From 2003 to 2006, he co-created, co-wrote and starred in the TV series Slings & Arrows, about the backstage goings-on in a Canadian Shakespearean theatre company struggling with financial problems as they rehearse and present various productions.
In 2006–07 he both worked as a story editor on and a recurring role in NBC's Studio 60 on the Sunset Strip as Andy Mackinaw, a humourless widowed writer/story editor for the show-within-a-show. He appeared as a cast member on the CBC comedy Hatching, Matching, and Dispatching and its 2017 follow up A Christmas Fury.
He directed the short film Not Pretty, Really for the 2006 anthology Shorts in Motion: The Art of Seduction.
As well, he directed and appeared on the CBC Radio post-apocalyptic comedy Steve, The First and its sequel, Steve, The Second, for his friend Matt Watts. He also wrote one episode of Watts' sitcom Michael, Tuesdays and Thursdays, which aired on CBC Television in fall 2011.
McKinney was in an episode of the Canadian children's TV show Dino Dan called "Prehistoric Zoo/Ready? Set? Dino!" He plays Dino Dan's track coach in the second part, "Ready? Set? Dino!", of this two-part episode released 4 October 2010 (Canada).
In 2013, he co-starred in Rocket Monkeys as the main antagonist, Lord Peel. In 2014, he appeared in the CBC television series The Best Laid Plans. Beginning in 2015, he was a co-star on the NBC sitcom Superstore which was cancelled in 2021.
In 2022 he joined the other Kids in the Hall for an eight episode sixth season on Amazon Prime.
|1994||The Passion of John Ruskin||John Ruskin||Short film|
|1996||Kids in the Hall: Brain Candy||Don Roritor / Simon / Cabbie / Gunther / Cop #1 / Nina Bedford / Melanie / Drill sergeant / Sharisse (White-trash woman)||Also writer|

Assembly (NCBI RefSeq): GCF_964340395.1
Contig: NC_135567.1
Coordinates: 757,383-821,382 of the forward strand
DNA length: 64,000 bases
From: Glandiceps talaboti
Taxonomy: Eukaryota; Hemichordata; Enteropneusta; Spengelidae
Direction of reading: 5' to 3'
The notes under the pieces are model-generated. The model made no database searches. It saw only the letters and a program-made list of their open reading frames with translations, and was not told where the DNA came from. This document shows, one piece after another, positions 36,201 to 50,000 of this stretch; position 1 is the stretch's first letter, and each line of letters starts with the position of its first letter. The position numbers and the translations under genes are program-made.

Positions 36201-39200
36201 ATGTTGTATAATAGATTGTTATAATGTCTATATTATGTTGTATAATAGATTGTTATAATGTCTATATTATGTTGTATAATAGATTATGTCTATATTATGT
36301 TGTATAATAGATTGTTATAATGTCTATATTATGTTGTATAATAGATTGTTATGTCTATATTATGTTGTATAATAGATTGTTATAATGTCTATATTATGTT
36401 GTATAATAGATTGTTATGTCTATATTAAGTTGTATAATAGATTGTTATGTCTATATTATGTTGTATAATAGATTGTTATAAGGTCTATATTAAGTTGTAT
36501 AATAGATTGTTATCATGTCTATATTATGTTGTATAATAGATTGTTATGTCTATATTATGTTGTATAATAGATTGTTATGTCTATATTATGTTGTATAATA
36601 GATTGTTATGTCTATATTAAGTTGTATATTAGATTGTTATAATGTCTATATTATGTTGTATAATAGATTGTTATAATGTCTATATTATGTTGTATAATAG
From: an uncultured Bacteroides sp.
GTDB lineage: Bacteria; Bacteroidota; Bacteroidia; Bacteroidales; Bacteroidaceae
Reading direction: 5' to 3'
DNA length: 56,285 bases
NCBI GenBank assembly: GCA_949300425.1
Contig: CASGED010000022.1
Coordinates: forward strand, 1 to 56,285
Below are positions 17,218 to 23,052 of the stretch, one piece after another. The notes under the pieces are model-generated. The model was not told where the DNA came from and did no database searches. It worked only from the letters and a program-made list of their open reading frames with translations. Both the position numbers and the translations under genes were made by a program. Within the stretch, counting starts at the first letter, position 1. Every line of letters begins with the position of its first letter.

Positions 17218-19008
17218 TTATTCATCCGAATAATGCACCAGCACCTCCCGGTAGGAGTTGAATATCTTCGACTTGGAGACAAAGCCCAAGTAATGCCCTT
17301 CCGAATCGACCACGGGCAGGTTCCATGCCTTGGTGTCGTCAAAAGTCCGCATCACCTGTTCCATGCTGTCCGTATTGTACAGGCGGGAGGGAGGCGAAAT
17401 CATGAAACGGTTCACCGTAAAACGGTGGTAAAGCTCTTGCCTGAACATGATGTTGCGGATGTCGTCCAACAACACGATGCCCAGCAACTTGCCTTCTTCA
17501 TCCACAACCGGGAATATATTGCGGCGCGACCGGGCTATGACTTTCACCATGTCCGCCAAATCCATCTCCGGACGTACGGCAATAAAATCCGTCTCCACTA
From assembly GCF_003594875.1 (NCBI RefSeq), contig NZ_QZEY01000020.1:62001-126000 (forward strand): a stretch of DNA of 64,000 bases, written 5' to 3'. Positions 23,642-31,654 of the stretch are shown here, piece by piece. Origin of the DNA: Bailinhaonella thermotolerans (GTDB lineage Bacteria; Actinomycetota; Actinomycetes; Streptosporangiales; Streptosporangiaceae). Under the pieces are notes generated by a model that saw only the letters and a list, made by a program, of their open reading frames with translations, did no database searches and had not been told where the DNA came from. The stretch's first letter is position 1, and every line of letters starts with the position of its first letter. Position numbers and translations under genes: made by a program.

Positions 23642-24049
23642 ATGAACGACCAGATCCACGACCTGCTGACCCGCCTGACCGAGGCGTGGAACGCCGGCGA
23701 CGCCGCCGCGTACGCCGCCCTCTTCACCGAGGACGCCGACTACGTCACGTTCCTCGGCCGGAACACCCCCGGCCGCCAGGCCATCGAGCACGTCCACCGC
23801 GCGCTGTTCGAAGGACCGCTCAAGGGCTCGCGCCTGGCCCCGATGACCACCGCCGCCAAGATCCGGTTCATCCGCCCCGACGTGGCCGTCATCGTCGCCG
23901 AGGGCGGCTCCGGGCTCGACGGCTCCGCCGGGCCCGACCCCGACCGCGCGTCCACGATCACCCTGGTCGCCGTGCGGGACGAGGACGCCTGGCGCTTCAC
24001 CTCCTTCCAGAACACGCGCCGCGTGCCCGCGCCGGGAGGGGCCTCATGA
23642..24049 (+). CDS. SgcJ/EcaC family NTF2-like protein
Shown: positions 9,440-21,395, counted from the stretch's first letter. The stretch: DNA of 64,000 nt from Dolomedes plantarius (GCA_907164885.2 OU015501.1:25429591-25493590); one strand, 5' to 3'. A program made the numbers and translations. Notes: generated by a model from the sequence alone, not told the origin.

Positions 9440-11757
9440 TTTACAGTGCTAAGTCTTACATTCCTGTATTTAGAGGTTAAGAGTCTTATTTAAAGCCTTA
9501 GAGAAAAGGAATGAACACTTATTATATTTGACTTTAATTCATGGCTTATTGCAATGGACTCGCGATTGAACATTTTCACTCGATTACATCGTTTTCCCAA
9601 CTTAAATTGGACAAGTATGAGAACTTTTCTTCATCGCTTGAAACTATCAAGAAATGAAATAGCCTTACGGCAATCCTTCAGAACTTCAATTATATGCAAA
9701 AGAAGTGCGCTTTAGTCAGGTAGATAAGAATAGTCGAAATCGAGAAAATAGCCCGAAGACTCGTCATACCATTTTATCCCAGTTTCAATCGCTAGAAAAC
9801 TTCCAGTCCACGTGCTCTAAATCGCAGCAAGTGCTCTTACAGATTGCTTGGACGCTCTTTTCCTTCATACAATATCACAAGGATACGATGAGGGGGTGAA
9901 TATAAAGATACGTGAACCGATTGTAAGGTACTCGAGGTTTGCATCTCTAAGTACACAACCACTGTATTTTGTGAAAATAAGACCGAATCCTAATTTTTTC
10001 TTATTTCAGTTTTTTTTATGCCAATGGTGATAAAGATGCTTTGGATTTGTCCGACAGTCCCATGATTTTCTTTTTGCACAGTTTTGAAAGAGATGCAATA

|1997||The Wrong Guy||Cameo||Uncredited|
|1998||The Last Days of Disco||Rex|
|1998||Dog Park||Dr. Cavan, Dog Psychologist|
|1998||A Night at the Roxbury||Father Williams|
|1999||New Waterford Girl||Doctor Hogan|
|1999||Jacob Two Two Meets the Hooded Fang||Mr. Fish|
|2000||The Ladies Man||Mr. White|
|2000||This Might Be Good||Unknown||Short film|
|2003||The Saddest Music in the World||Chester Kent||Also additional camera operator|
|2003||Falling Angels||Reg and Ron|
|2006||Not Pretty, Really||Interviewer||Short film; also director|
|2006||Unaccompanied Minors||Guard in the Hall #3|
|2008||Carfuckers||Payette||Short film; also writer|
|2017||Room for Rent||Warren Baldwin|
|2018||Seven Stages to Achieve Eternal Bliss||Cultist|
|1985–1990||Saturday Night Live||Various voices||21 episodes; uncredited|
|1987||Seeing Things||Unknown||Episode: "Another Point of View"|
|1987–1990||Street Legal||Stanley / Officer Robert Kaufman||2 episodes|
|1988||Dynaman||Dynablue (voice)||Unknown episodes|
|1988–1995; 2022||The Kids in the Hall||Various||109 episodes; also writer and director|
|1995–1997||Saturday Night Live||Various||48 episodes|
|2000||Twitch City||Rex Reilly||3 episodes|
|2000||Strangers with Candy||Lee||Episode: "The Last Temptation of Blank"|
|2000||The Industry||Dean Sutherland||Episode: "Wrongly Convicted"|
|2001||Clerks||Freak #2 (voice)||Episode: "The Last Episode Ever"|
|2001||3rd Rock from the Sun||Guy||Episode: "My Mother, My Dick"|
|2001||Mentors||Mack Sennett||Episode: "Silent Movie"|
|2001||Dice||Sam Cutter||6 episodes|
|2001||Criminal Mastermind||Unknown||TV movie|
|2003||Wanda at Large||Mark||2 episodes|
|2003||Lilo & Stitch: The Series||Bertley Pleakley (voice)||Episode: "Fibber: Experiment 032"|